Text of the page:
By Christine Graf
After being deemed non-essential and forced to close at the height of the COVID-19 pandemic, acupuncturists were permitted to reopen in June. During the closure, the Acupuncture Society of New York (ASNY) pushed for the governor to grant the profession essential status.
Licensed acupuncturist Bridgette Shea, owner of Ageless Acupuncture in Saratoga Springs, is treating several patients who recovered from COVID but have lingering and often debilitating symptoms.
“I’m finding that the combination of acupuncture and herbs—Chinese medicine—is what works best,” said Shea. “I treat them with acupuncture because the body work really helps. Most of them have lung stuff going on still or something chest related or upper back related that was related to when they had the actual acute infection. I’ll also do some cupping on their backs to draw out some of the leftover heat, inflammation, or dampness that may still be residing in the body.”
According to Shea, acupuncture has proven to be beneficial for both the physical and mental well being of her post-COVID patients. Many report feeling depressed due to the lingering symptoms of the virus.
“It’s depressing, and the feel like they will never get better. When they start coming in for the body work, it really helps to alleviate their symptoms but it also helps to get them into a better mental state,” she said. “Once they start feeling better physically, they start feeling better emotionally. By treating the body with acupuncture, we are also treating the mind.”
“We were closed for two-and-a-half months, and then we were granted essential status,” said Katherine “Kat” MacKenzie, licensed acupuncturist and owner of Acupuncture Nirvana in Glens Falls. “We fought for it and got it. We have a very strong association, and they went after it and they won.”
MacKenzie is an incoming board member of ASNY, the Acupuncture Society of New York (ASNY). During the shutdown, she helped author a 22-page document that contained COVID-19 reopening guidelines and recommended best practices. It was distributed to all acupuncturists in the state.
“We reopened in early June and saw one patient an hour,” she said. “We have all of these new cleaning procedures. We disinfect everything that can possibly be touched. We have to go a lot slower. I used to see 55 to 60 patients a week, and now I see 35.”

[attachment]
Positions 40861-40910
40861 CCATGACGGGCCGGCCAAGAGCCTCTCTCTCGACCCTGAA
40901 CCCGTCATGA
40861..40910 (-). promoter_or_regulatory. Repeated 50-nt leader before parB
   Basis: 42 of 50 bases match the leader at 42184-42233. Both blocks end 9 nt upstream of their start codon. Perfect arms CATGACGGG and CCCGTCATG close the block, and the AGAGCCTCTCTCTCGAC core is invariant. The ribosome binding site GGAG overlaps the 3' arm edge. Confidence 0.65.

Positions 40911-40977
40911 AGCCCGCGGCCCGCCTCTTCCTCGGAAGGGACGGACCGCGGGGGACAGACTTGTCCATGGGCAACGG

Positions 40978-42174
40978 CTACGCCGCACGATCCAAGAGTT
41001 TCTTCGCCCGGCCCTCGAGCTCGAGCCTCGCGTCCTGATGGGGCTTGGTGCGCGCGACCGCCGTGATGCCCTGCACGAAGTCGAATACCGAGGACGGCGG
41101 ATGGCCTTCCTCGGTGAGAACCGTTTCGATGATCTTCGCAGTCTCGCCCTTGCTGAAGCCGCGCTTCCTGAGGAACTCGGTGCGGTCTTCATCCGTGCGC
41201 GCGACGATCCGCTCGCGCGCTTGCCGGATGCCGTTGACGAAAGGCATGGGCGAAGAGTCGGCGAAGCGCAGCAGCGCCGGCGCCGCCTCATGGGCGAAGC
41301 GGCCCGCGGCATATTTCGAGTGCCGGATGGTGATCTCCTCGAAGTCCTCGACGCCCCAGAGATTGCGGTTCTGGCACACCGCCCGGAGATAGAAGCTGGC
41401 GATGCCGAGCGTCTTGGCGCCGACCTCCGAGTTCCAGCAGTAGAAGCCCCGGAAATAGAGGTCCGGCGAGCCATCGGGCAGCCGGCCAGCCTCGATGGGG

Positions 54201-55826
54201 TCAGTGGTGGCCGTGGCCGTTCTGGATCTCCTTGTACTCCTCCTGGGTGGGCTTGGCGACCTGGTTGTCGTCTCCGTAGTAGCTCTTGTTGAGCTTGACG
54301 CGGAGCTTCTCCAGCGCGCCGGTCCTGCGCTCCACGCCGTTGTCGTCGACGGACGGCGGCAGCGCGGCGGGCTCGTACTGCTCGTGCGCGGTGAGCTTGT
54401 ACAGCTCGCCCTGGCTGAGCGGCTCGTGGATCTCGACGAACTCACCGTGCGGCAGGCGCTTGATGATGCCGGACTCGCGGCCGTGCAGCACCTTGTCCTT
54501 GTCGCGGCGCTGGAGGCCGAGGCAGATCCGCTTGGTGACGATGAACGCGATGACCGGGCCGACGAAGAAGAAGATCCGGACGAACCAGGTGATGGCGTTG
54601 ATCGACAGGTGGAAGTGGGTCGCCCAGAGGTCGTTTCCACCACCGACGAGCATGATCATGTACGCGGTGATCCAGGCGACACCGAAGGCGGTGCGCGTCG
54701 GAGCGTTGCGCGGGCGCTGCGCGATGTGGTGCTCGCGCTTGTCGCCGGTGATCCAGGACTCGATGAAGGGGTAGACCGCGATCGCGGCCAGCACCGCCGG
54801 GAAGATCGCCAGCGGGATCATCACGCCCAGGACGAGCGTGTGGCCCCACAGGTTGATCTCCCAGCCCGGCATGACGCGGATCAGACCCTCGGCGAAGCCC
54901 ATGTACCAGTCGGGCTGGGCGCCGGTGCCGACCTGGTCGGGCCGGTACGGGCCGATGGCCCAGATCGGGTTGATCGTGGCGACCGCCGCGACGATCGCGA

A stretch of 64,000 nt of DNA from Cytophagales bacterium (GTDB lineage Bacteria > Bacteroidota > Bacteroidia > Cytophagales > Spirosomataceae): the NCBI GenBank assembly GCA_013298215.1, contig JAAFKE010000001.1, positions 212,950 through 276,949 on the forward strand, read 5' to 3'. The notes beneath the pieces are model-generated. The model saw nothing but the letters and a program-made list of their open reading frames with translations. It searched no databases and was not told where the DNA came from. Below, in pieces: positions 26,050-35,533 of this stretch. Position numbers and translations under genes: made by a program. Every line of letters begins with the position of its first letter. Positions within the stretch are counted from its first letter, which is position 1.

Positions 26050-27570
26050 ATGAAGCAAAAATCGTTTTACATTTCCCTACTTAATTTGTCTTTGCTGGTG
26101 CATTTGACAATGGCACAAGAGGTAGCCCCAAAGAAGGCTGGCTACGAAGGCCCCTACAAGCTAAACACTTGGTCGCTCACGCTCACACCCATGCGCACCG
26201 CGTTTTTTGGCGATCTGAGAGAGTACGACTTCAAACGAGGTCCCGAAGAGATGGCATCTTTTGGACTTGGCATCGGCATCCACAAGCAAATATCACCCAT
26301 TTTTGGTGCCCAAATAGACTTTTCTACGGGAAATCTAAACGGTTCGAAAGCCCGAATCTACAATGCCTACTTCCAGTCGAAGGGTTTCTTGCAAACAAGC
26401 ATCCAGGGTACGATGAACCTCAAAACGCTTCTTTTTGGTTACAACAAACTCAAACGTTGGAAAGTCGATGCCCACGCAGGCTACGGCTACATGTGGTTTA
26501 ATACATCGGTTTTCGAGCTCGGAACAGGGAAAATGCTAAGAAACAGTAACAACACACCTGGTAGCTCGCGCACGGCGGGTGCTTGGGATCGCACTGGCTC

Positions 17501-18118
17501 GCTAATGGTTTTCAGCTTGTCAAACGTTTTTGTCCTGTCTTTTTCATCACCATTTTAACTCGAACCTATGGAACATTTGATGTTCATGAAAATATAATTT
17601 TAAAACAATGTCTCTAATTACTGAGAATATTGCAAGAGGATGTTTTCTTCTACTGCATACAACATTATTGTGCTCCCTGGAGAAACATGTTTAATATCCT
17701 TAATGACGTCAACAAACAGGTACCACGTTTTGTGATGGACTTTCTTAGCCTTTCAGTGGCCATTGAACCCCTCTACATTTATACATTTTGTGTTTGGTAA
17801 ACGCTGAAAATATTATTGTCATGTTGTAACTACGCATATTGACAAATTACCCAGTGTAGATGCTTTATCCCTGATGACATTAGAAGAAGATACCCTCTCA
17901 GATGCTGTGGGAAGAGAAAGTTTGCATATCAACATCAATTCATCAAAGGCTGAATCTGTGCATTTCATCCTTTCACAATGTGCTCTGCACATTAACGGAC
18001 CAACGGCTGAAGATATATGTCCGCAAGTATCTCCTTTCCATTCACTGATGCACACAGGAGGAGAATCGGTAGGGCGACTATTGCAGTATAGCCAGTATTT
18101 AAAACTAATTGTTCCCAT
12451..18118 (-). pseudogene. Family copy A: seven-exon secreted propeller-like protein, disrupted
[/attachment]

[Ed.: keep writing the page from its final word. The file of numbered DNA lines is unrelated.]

None of MacKenzie’s patients have suffered from COVID, but she is seeing the impact the pandemic is having on mental health. Her patients are reporting high levels of anxiety.
“We have mostly been treating pain and anxiety,” she said. “We’re seeing a ton of anxiety. Almost everyone is anxious. We treated anxiety before but it’s never been to this degree.”
MacKenzie also treats other conditions including allergies, gynecological and fertility issues, migraines, and digestive issues. She incorporates Chinese medicine into her practice and is currently enrolled in a clinical herbalist program. She hopes to establish an in-house apothecary by the summer of next year.
Many of Shea’s patients are suffering from inflammatory disorders or other chronic conditions. When treating her patients, she incorporates a combination of acupuncture, Chinese medicine, and Ayurvedic (traditional Indian) medicine.
Shea also leads seasonal cleanses that are intended to reduce inflammation and create balance in the microbiome of the gut. Her recently released book, Cultivating Your Microbiome, provides detailed guidance on managing gut health naturally.
Licensed acupuncturist Danielle DeVivo, owner of Phoenix Rising Acupuncture & Herbal Clinic in Saratoga Springs, also works extensively with patients suffering from pain and inflammatory conditions including fibromyalgia and Lyme Disease. DeVivo specialized in fertility while in acupuncture school and was diagnosed with Lyme after graduating.
“That sort of led me into my specialization of treating these types of diseases,” she said.
National Institutes of Health (NIH) studies have shown that acupuncture is an effective treatment alone or in combination with conventional therapies to treat numerous pain and inflammatory conditions.
“It is very effective. I would say that 85 percent of the time we get what I would specify as a good result—meaning it brings your pain down measurable,” said DeVivo. “And there are a lot of things we can cure. Things that are curable are things that don’t have underlying conditions. Things like tendonitis, tennis elbow, torn meniscus, sprained ankle. For things that aren’t necessarily fixable like arthritis, we can manage the pain.”
DeVivo is not treating COVID patients, but the pandemic has had a devastating impact on her practice. Many of her chronically ill patients are too concerned to leave their homes.
“I had a thriving practice prior to this. I was seeing 40 or sometimes 50 patients a week,” she said. “With the reopening, people have become very fearful. I have lost at least two-thirds of my practice.”
By Christine Graf